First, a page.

I usually can come up with a theory to explain copycat names and naming trends. In the early aughts, many companies chose double-O names (Qoop, Squidoo, Doostang, ooVoo) to sound like Google. All those X + Y names (Mizzen + Main, Standard & Strange, Coral & Tusk)? They evoke Ye Olde Tymes, with the modern bonus of yielding cheap domains. Lately, we’ve seen a cluster of first-name names like Oscar and Emma, the better to blunt the cutting edge of technology.
But the explanation for one mini-trend has eluded me. Perhaps you, dear readers, can help.
Glyph: A nonverbal symbol such as an arrow; a carved groove on a column or frieze; any computer-generated character. From Greek gluphe, a carving; imported into English around 1727 from French glyphe.
Glyph was in the news last week following the death of Prince, the musician who in 1993 changed his name to a symbol of his own design, partly in an act of defiance against his uncooperative record label, Warner Bros.
Prince’s “Love Symbol” combined the male and female symbols and a stylized horn.
What’s so special about “Gateway”? Not much, at first appraisal. The word appears in more than 600 trademarks, including that of a pioneering U.S. computer company founded in 1985 in Sioux City, Iowa. (That company, whose original name was Gateway 2000, used a Holstein cow as its mascot; it was bought in 2007 by Taiwan-based Acer, which also acquired Gateway.com and which now produces computers under the Gateway brand.)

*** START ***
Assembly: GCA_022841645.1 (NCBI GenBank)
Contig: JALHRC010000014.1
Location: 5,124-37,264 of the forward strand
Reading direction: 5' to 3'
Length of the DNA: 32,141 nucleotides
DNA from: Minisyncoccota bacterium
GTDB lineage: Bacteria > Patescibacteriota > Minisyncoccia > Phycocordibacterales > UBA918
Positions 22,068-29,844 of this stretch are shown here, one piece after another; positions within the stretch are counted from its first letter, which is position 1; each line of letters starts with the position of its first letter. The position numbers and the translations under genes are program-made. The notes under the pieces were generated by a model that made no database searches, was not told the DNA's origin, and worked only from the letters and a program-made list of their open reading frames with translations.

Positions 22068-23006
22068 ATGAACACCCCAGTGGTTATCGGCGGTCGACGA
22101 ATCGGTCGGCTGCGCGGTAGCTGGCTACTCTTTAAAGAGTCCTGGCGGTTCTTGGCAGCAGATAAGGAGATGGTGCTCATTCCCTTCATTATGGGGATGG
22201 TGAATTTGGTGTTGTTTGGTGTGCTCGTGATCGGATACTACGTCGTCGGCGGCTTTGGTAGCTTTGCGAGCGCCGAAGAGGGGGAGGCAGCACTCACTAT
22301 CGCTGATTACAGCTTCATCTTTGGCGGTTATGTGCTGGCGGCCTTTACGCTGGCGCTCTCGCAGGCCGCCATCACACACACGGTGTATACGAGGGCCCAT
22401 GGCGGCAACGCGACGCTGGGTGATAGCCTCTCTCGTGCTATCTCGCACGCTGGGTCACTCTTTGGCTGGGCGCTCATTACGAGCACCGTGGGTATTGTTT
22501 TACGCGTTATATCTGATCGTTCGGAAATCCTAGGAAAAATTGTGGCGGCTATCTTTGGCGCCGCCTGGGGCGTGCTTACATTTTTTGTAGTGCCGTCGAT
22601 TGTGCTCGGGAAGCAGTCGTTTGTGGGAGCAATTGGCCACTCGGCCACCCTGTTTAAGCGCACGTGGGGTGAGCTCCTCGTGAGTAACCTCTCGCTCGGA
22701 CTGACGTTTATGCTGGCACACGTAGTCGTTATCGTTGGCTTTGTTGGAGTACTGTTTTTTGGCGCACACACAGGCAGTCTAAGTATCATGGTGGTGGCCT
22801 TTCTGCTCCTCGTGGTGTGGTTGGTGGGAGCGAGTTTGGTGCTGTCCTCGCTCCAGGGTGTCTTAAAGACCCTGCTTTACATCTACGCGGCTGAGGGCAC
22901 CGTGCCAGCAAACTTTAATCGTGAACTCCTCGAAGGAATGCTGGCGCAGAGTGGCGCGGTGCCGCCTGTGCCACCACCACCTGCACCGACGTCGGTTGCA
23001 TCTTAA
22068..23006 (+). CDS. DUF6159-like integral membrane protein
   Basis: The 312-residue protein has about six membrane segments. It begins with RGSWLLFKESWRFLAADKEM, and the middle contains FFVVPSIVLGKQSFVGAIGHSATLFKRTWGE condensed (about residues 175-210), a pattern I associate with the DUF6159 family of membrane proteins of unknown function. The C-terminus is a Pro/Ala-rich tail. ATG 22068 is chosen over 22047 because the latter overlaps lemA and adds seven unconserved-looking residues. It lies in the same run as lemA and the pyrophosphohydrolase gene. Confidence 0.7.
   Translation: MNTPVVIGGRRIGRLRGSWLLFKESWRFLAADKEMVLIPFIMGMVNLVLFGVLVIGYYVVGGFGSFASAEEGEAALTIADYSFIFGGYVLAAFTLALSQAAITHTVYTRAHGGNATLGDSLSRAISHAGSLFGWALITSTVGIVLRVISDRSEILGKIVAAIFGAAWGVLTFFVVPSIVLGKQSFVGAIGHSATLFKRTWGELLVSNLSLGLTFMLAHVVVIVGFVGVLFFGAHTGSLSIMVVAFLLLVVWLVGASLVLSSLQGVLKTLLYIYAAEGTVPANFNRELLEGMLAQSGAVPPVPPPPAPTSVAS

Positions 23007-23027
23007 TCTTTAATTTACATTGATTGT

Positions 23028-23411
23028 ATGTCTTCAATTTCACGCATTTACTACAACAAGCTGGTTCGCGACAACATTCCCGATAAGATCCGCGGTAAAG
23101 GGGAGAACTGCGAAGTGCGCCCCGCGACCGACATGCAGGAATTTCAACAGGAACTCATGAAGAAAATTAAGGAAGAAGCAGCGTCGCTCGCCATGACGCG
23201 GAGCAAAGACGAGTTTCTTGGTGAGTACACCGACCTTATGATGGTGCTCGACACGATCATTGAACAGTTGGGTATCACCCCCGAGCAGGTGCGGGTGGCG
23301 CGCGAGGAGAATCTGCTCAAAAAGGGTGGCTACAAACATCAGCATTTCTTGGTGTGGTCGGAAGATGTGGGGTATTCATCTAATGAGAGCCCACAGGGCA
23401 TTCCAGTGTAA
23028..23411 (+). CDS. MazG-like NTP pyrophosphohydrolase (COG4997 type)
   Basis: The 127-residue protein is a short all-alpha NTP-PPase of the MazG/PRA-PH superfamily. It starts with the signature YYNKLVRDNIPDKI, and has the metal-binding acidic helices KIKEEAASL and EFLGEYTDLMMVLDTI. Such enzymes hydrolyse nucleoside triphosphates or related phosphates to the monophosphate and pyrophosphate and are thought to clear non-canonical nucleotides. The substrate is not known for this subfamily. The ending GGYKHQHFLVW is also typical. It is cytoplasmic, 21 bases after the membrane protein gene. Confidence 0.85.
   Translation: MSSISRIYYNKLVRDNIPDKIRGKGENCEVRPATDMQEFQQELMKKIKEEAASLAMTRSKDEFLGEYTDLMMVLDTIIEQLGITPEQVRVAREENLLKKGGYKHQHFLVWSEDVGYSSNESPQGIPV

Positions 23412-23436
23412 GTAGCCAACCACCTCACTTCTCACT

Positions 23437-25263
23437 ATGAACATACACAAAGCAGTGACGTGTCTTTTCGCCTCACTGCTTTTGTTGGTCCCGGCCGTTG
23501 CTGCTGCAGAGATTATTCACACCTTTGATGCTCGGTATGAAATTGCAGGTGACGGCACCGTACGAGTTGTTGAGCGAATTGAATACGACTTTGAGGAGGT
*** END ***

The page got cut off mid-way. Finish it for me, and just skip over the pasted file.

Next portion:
“Gateway” names abound in the San Francisco Bay Area thanks to the region’s association with the Golden Gate and the bridge that spans it. There are Gateway apartments, a Gateway Bank, a Golden Gateway hotel, and a long-planned Gateway Park at the foot of (confusingly) the Oakland-San Francisco Bay Bridge.
But the Gateway I want to praise here is Oakland-based Gateway Incubator, which is named for a different sort of gateway.
Common-sense gun laws. Common-sense conservatism. Common Sense Nation. “The courtroom of common sense.” Politics and the media have been awash in common sense lately, so I decided to investigate. My latest column for the Visual Thesaurus, “Common Sense and Sensibility,” takes a close look at this commonplace expression and its meanings.
Full access to the column is restricted to subscribers. Here’s an excerpt: